Philosophically, the plaintiffs argued that weapons tests were, in fact, illegal, because government agencies such as the Atomic Energy Commission had been granted powers that effectively rendered them autonomous and unaccountable to the rest of the democratic process. Furthermore, because tests were conducted without the express consent of the world’s population, and because the presumably harmful effects of testing (the plaintiffs argued that there was no safe dosage of radiation as it pertained to any potential impact on the pool of human germ plasm) clearly spread beyond the borders of nations, nuclear testing violated the constitutional and human rights of all individuals.

The U.S. government, acting as defendant in the U.S. filing, responded by admitting to certain of the plaintiffs facts regarding the potential effects of weapons tests, but also by submitting that the plaintiffs had no legal standing to sue. The defense argued that the question of weapons testing was not judiciable and that testing, like war, was in fact protected by the constitution.

The Fallout Suits did go to trial in the U.S. and the U.K., and in both instances the courts sided with the defense. In the U.S. the judges ruled according to a narrow interpretation of tort law; in simplest terms, because none of the individual plaintiffs could prove that they themselves had been harmed by nuclear weapons tests, none of those individuals had a right to sue. (A group of Marshall Islanders, on the other hand, who had been manifestly harmed by tests in the south Pacific, were not allowed to sue because of their status in the U.S. as non-resident aliens.) A similar interpretation was upheld in Great Britain and the Suits never made it to trial in the Soviet Union.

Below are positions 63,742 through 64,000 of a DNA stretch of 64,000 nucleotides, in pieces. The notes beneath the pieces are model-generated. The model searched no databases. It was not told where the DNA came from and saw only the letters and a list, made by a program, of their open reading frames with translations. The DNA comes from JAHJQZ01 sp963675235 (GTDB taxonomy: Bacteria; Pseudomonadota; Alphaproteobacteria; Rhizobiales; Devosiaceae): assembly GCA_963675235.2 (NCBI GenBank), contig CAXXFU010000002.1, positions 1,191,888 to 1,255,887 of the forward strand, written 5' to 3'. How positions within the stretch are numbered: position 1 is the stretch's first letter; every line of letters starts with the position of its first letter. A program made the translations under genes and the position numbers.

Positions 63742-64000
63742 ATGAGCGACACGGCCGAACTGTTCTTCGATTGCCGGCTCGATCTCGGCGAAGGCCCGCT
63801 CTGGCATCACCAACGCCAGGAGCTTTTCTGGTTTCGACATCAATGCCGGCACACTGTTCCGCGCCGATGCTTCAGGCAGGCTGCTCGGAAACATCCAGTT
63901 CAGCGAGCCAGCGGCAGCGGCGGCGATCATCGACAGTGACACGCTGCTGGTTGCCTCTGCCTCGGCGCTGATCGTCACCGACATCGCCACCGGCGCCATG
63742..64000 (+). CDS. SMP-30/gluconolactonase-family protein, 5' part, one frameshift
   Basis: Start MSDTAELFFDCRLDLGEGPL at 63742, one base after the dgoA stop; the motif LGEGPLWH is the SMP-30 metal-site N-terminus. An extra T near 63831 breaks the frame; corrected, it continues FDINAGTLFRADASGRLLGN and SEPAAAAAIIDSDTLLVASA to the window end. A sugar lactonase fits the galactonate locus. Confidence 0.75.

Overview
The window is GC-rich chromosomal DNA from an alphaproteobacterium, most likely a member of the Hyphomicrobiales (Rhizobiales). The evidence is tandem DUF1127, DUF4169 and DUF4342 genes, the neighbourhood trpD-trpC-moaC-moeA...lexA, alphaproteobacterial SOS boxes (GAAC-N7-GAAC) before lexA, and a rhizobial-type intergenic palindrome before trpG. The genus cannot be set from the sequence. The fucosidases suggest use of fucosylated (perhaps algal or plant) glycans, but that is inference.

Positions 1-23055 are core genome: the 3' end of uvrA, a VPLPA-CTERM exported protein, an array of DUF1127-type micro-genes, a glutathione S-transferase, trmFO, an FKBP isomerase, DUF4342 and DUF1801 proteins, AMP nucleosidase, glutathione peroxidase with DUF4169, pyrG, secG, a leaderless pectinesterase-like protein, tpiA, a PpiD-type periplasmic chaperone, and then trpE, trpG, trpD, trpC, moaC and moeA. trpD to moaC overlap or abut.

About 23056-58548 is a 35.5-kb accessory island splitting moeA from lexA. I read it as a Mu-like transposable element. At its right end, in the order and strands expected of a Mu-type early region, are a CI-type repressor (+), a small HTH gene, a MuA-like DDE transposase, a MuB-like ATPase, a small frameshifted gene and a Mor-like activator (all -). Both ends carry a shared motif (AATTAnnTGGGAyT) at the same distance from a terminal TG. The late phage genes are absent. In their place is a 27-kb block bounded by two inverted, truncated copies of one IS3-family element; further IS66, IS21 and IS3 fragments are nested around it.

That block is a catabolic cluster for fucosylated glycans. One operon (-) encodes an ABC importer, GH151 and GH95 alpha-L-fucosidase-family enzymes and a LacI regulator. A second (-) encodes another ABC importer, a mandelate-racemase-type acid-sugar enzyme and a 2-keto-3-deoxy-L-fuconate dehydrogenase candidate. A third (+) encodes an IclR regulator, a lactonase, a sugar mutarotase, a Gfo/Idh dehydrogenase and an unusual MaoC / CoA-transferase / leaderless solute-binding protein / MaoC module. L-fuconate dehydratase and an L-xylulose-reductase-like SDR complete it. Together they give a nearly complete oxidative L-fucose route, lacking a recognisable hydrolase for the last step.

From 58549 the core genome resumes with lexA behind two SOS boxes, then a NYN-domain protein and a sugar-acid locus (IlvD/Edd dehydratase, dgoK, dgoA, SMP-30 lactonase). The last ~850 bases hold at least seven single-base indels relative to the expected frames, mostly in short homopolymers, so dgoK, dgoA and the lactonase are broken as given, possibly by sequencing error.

Higuchi with Judith and Peter Freeman, sponsors of the Resident Scholar Program.

Higuchi with Judith and Peter Freeman, sponsors of the Resident Scholar Program.

Though the Fallout Suits did not succeed, Higuchi argues that they did help establish a template for later successful activism. In a literal sense, Vietnam War-era litigation concerning the harmful effects of Agent Orange did gain traction as did other efforts carried out by the Sierra Club and Greenpeace. Furthermore, in terms of constructing a narrative powerful enough to grasp the imagination of large groups of people, Higuchi points out that Rachel Carson’s Silent Spring, published in 1962, just four years after the Fallout Suits were filed, draws many comparisons between the deleterious effects of DDT and earlier claims regarding nuclear fallout issued by Pauling and others.  Clearly, while the Suits themselves did not meet with success, their impact was felt for many years to follow.

To learn more about the Fallout Suits, read this draft press release announcing the suits, as included on our website Linus Pauling and the International Peace Movement: A Documentary History.  A profile of Dr. Burt Davis, an earlier recipient of the Resident Scholarship, is available here.